Frequently Asked Questions

How will IEP benefit me?

The Intensive English Program is not only a language program to help you improve your listening, speaking, and writing skills, but the program serves as a introduction to American culture and university life. Entering directly into university classes is hard for most students new to the United States, so the IEP faculty and staff wants to make IEP a beneficial transition time for many international students.

How long will I be in IEP?

This can depend on your previous English experience, TOEFL scores, and also how long you feel you can benefit from IEP courses. International students (with a PBT TOEFL score less than 500/ IBT less than 61 or those without a TOEFL score) admitted into the university take a placement exam that determines what IEP level they will start in. IEP has 5 levels, and every level is 8 weeks long.  A TOEFL score over 500 will qualify a student to take regular university classes.  Students who attend and successfully complete all 5 terms offered (including summer), may complete the program in one calendar year (12 months).

If I’m going to graduate school, do I still need to take IEP classes?

If your TOEFL score meets the graduate school’s requirements (minimum score of IBT 80 or PBT 550), then you are not required to take IEP classes. Taking IEP classes before entering directly into university classes is recommended because IEP helps prepare international students in American culture of education and classroom behavior. However, taking IEP classes does NOT guarantee admission into graduate school.

What is the difference between IEP classes and regular university classes?

IEP classes are designed to teach the academic English needed for success in university classes and to help international students transition into their university coursework. Because the American teaching style is very different from many countries, IEP teachers feel it is important to help students understand the differences of how the American classroom works. IEP classes have assignments, homework, and projects like regular classes, but teachers in IEP have time and are willing to help students improve their language and study skills. In regular university classes, the professors may not understand the transition the international students face, and they may not always have as much time to spend with individual students. In this way, IEP gives students the opportunity to improve their classroom skills before entering the American university for the first time.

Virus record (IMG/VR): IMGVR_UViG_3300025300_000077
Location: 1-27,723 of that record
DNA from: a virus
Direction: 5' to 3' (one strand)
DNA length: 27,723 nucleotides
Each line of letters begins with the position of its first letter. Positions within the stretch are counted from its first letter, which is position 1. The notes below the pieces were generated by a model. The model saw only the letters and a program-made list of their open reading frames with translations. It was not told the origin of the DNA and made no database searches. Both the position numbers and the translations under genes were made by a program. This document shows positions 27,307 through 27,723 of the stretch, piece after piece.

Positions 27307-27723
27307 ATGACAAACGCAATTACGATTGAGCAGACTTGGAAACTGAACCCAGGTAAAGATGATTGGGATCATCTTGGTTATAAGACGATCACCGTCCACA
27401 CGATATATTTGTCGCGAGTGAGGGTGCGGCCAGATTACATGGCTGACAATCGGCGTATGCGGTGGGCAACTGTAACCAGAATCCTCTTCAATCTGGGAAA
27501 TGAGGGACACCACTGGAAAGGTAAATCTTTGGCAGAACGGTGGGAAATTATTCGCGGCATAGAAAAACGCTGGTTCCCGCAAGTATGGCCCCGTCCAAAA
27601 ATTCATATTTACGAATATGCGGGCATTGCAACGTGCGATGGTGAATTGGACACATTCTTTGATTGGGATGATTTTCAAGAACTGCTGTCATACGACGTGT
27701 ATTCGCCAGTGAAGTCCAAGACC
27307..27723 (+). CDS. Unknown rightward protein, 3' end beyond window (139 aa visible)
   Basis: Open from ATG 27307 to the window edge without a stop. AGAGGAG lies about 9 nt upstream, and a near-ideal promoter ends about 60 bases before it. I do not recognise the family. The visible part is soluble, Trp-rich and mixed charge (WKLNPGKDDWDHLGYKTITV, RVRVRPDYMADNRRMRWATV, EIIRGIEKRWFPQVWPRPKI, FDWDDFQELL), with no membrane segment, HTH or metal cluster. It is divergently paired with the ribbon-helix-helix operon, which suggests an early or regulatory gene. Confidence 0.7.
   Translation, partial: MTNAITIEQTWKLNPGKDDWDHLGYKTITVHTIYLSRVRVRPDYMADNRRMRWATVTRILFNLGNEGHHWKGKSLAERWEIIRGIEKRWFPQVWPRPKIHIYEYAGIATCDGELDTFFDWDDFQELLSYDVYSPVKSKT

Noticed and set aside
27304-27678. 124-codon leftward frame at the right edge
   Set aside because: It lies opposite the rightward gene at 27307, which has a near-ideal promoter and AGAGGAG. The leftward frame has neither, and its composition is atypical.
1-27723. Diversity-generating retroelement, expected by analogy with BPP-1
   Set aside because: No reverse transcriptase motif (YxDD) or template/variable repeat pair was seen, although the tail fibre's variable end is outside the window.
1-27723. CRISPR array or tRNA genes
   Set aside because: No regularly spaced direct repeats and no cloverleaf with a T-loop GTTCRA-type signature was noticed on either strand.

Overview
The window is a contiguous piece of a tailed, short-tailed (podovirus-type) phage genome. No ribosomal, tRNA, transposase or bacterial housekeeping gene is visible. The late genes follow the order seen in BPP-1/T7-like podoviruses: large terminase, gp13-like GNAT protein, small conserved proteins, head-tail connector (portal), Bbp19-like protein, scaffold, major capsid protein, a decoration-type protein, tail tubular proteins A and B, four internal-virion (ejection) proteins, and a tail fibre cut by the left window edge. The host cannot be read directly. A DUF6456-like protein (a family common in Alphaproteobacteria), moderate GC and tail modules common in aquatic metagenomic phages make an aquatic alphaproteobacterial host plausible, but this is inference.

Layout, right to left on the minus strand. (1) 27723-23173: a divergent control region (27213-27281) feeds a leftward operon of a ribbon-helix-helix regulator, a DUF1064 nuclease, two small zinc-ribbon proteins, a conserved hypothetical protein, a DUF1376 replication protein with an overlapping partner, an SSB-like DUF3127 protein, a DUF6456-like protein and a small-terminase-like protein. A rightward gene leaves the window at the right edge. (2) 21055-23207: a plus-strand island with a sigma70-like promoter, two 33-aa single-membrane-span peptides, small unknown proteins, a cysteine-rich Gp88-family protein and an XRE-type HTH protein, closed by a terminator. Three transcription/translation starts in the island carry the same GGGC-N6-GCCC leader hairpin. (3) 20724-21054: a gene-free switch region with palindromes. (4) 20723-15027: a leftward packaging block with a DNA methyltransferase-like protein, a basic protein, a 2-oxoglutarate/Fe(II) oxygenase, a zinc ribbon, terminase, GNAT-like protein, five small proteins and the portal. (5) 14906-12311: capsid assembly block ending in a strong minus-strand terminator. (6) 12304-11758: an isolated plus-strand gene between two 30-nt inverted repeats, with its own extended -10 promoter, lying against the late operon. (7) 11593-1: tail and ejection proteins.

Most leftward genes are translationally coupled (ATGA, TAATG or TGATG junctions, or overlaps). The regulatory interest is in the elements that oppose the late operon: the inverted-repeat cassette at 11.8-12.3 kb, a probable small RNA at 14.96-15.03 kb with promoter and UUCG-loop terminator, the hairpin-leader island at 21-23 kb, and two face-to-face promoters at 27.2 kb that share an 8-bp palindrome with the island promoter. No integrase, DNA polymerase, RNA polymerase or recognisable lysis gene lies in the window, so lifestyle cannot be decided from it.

What different countries are represented in IEP?

IEP enrolls students from many different countries, including China, Saudi Arabia, Niger, Burkina Faso, Cote d'Ivoire, Bolivia, Kazakhstan, S.Korea, Columbia, Panama, Taiwan, Thailand and Japan.

Do I have to take the TOEFL before applying to UCA?

No, you do not have to take the TOEFL before applying to UCA, but you cannot be directly admitted to the undergraduate or graduate school until you have qualifying TOEFL scores or until you complete the Intensive English Program. If admitted to UCA without a TOEFL score, you will take the IEP placement test and automatically start classes in IEP for the semester you are admitted.

Where can I take the TOEFL and when can I receive my scores?

UCA offers a paper-based TOEFL on campus. Students who wish to take the Internet-based TOEFL are free to schedule an exam time at their convenience but must arrange for their own transportation to the test center (the closest is Little Rock, which is a 30-minute drive from Conway). Please the ETS Web site for more information.

If I pass the TOEFL, do I have to complete all IEP levels?

No, students are not required to complete all IEP levels if they pass the TOEFL; however, it is highly recommended that students consider completing their English program to better prepare them for university classes.

Can I get a job on campus?

While the majority of jobs on campus are reserved for  students who receive financial aid from the U.S. government,  international students can apply for some jobs on campus. These jobs may include departmental positions (such as a student worker), positions in Reynolds Performance Hall, or positions with Aramark (such as working in the cafeteria or in catering). Many students apply for jobs on campus, so it is not guaranteed that you can find a job. Students with on-campus jobs work a maximum of 20 hours a week. It is illegal for international students on student visas to work off campus.